Trust and trauma

Charmaine Craig draws on family history in her novel about modern Myanmar’s power struggles

Image Credit: Luis Vazquez/Gulf News
Gulf News

Miss Burma

By Charmaine Craig, Grove Press, 355 pages, $26


“We are bewildered most of the time and doomed to be lost to history,” says Benny, one of the central characters in Charmaine Craig’s Miss Burma. “And yet we find that there are others who are unlike us in every conceivable way, yet to whom we are bound.” His musing gives voice to the notion of otherness that lies at the centre of this historical novel inspired by members of Craig’s own family.

Miss Burma spans nearly 40 years of Myanmarese history, from 1926 to 1965. The story begins when Burma (today called Myanmar) is still a British colony and unfolds over the course of the Second World War and the Japanese invasion, the country’s tumultuous early years of independence from colonial rule, and the subsequent military dictatorship that seized power in 1962. Given this backdrop, it is, of necessity, a novel of big themes — of identity, belonging and trust.

Benny (based on Craig’s own grandfather) is lonely from the outset. He was born in Burma, as a member of the sizable Jewish community living in the capital, Rangoon (now Yangon), and he feels like a perennial outsider. An orphan by the age of 7, shipped off to indifferent aunts in Calcutta (now Kolkata), he no longer speaks Burmese when he returns to Rangoon in 1938. After marrying Khin, a woman of Karen ethnicity, he opts to be counted as a Karen himself.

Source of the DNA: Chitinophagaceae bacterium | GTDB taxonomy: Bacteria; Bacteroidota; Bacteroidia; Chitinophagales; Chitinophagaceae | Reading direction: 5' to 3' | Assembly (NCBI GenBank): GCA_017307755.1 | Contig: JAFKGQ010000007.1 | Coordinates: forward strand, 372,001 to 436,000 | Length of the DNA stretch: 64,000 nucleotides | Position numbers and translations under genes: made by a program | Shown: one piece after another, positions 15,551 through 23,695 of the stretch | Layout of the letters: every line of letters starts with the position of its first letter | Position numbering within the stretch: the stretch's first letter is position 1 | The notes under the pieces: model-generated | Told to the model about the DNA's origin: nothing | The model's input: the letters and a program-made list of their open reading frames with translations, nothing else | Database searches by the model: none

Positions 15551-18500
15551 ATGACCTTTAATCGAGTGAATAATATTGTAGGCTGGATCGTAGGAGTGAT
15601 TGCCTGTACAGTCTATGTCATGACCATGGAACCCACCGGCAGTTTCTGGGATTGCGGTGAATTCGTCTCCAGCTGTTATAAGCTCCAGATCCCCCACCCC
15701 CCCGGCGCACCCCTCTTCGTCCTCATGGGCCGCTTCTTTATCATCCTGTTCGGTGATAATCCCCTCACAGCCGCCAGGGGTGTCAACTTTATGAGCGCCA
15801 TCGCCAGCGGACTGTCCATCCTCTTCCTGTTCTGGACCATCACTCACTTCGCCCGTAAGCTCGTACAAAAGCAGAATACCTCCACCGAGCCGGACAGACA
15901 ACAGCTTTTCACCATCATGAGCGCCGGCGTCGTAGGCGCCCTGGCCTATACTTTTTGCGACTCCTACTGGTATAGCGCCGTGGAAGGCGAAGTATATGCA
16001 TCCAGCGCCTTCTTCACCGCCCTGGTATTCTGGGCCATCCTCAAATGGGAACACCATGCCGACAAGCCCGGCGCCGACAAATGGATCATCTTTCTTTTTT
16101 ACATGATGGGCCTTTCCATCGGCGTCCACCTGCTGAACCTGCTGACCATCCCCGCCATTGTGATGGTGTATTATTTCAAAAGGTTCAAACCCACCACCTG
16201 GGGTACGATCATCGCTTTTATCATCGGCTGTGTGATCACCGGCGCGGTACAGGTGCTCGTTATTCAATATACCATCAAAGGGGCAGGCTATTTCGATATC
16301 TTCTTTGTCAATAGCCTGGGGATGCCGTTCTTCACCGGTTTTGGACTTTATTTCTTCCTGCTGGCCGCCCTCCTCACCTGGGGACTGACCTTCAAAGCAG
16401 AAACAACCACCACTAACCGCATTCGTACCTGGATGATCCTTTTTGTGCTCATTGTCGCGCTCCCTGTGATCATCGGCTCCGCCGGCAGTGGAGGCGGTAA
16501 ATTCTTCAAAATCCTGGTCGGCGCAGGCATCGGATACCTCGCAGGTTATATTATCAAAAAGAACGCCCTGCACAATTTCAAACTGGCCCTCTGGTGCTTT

Khin is only 18 when she and Benny are wed, but she already knows too much about trust and betrayal. She grew up hearing her mother’s songs of age-old Karen enslavement at the hands of the Burmese, the country’s majority ethnic group (“They took our alphabet and holy books”), and saw her father disemboweled by Burmese bandits in their village home. Indeed, the dead-weight melody that resonates across these pages is that of Karen history — one not widely told or realised, either within Burma or beyond its borders.

Karen history is, in itself, a tale of trust and betrayal. After centuries of Burmese hegemony, the Karen welcomed British colonial rule and ended up fighting bravely on the side of Allied forces in the Second World War. British officers promised them an independent nation; instead, Karen territory was formalised into one of the seven ethnic states included in the Union of Burma. In 1949, Karen forces began an armed rebellion against Burmese rule that became one of the longest lasting civil wars in recorded history. A ceasefire signed more than six decades later, in 2012, has paved the way for peace talks. Now, as fighting has been reignited in other ethnic states battling the central government and Myanmar’s multiethnic peace process seems more precarious than ever, Miss Burma is a timely exposition of trust after trauma.